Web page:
Archaeologists Unearth a 70000 Year Old African Settlement
A group of Polish Archaeologists working for the Institute of Archaeology and Ethnology in Poznan have managed to uncover the remains of a 70000 year old African settlement in Northern Sudan. This discovery is believed to completely contradict all theories and previous findings about life in Africa. Researchers state that the present belief was that that permanent structures were associated to the Great Exodus out of Africa and the process of occupying much cooler territories in Asia and Europe. No wonder, the entire world is looking at the developments of this excavation project with utmost interest.
The excavation site has been termed as Affad 23. It is currently known to be the only permanent settlement in the entire Nile Valley which shows that homo sapiens had built sizeable permanent structures and successfully adapted to the conditions and temperatures of the wetland environment. The evidence also points to a direction that makes it clear that human development and the process of adaptation to the surrounding environment was much more advanced in Africa during the Middle Palaeolithic era than what was previously believed.
According to Dr. Marta Osypinska, the project director of Affad 23, the discoveries made in the project are unique. She further stated that the team came across certain wooden structures last season as well. However, it was only this year that they managed to pinpoint the exact location of this 70000 year old African settlement and also manage to identify a range of utility areas such as a space for cutting animal carcasses and a large flint workshop. The fact that both these utilities were located at a considerable distance from the settlement also showcases the kind of intellect that the people of the era had.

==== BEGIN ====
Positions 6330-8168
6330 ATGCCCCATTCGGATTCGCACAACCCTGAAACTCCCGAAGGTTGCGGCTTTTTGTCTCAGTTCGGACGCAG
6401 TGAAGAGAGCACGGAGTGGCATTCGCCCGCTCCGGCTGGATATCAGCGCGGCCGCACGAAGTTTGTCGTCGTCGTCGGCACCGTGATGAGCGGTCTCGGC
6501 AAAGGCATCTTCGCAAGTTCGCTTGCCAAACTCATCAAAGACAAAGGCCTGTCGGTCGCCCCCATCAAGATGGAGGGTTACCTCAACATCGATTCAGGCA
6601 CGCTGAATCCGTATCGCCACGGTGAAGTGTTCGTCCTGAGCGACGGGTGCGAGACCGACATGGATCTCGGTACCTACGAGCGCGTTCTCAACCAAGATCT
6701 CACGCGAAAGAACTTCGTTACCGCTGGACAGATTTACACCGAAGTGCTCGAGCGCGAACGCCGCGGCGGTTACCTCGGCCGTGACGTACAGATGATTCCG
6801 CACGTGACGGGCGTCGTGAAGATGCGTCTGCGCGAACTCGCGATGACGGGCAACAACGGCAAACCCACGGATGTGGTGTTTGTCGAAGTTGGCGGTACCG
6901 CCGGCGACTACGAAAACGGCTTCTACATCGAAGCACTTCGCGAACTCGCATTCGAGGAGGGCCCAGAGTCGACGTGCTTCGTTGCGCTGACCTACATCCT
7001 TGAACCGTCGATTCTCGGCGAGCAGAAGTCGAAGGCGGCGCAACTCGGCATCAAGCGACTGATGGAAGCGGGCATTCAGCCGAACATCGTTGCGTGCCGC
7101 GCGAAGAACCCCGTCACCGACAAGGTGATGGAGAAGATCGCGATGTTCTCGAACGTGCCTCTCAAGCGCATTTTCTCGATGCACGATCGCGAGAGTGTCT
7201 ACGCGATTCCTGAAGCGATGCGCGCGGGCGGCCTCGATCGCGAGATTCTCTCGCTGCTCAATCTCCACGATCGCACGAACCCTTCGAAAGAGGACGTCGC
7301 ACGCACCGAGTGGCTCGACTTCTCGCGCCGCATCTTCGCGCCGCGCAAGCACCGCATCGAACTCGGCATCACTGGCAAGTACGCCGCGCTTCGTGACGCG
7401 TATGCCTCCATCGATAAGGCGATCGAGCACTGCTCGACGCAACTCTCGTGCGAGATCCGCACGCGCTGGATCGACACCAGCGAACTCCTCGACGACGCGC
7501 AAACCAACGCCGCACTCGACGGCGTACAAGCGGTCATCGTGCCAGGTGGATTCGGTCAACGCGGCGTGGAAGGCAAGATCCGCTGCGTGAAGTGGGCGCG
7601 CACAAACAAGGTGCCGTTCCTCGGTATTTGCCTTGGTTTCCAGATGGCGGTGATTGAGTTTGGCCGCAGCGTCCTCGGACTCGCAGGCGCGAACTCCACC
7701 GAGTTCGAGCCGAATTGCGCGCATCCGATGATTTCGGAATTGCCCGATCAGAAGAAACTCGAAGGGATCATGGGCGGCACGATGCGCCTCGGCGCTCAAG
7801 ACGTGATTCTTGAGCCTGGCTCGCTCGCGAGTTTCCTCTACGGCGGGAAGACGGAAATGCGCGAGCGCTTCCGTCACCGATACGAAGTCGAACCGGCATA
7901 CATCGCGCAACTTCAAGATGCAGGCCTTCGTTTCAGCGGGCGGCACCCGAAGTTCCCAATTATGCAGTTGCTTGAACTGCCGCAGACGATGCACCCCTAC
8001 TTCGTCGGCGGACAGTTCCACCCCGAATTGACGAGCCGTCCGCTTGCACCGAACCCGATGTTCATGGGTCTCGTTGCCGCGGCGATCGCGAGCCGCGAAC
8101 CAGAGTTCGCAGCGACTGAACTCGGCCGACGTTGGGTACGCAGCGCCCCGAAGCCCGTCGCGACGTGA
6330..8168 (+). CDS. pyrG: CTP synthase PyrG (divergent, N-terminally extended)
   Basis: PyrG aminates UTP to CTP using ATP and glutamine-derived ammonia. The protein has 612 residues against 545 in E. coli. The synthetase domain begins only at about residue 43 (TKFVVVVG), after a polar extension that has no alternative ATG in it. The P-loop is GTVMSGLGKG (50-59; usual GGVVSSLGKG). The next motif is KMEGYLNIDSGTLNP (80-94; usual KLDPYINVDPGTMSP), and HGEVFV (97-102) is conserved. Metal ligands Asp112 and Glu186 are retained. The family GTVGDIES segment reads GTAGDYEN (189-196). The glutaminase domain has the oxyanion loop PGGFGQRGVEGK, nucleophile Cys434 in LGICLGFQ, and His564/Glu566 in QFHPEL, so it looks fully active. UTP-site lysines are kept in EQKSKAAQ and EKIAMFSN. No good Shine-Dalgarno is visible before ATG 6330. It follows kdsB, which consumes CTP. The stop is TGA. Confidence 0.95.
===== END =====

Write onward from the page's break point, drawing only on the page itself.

Researchers are currently working on the various animal species that were hunted by early humans. According to reports, despite their simple flint tools that were manufactured using the Levallois method, these early humans managed to hunt dangerous animals such as hippos, buffalos and elephants as well as small animals such as monkeys, cane rats and other rodents that lived the wetlands.
Dr. Marta Osypinska also stated that the researchers plan to date the exact time period during which the early humans lived in this settlement using optically stimulated luminescence. She states that it is already known that the Middle Palaeolithic settlements in Affad came about during the end of the wet period, as is already indicated by the animals that were hunted and other environmental data. However, what makes it confusing is that these ecological conditions occurred two times in history – once about 25 millennia ago and once about 75 millennia ago. Determining which of these time frames the Affad 23 site belonged to is the most important objective of this project. Piotr Osypinski, a pre-history expert, believes that the answer to this question might even change the way the world looks at history.
Scientists from the Oxford Brookes University are working in tandem with the Polish archaeologists in order to analyze the geological history of the surrounding area and determine the environmental conditions that prevailed in the Nile region around the late Pleistocene era. This should help them to identify the factors that allowed the Affad 23 site to preserve itself over the millenniums.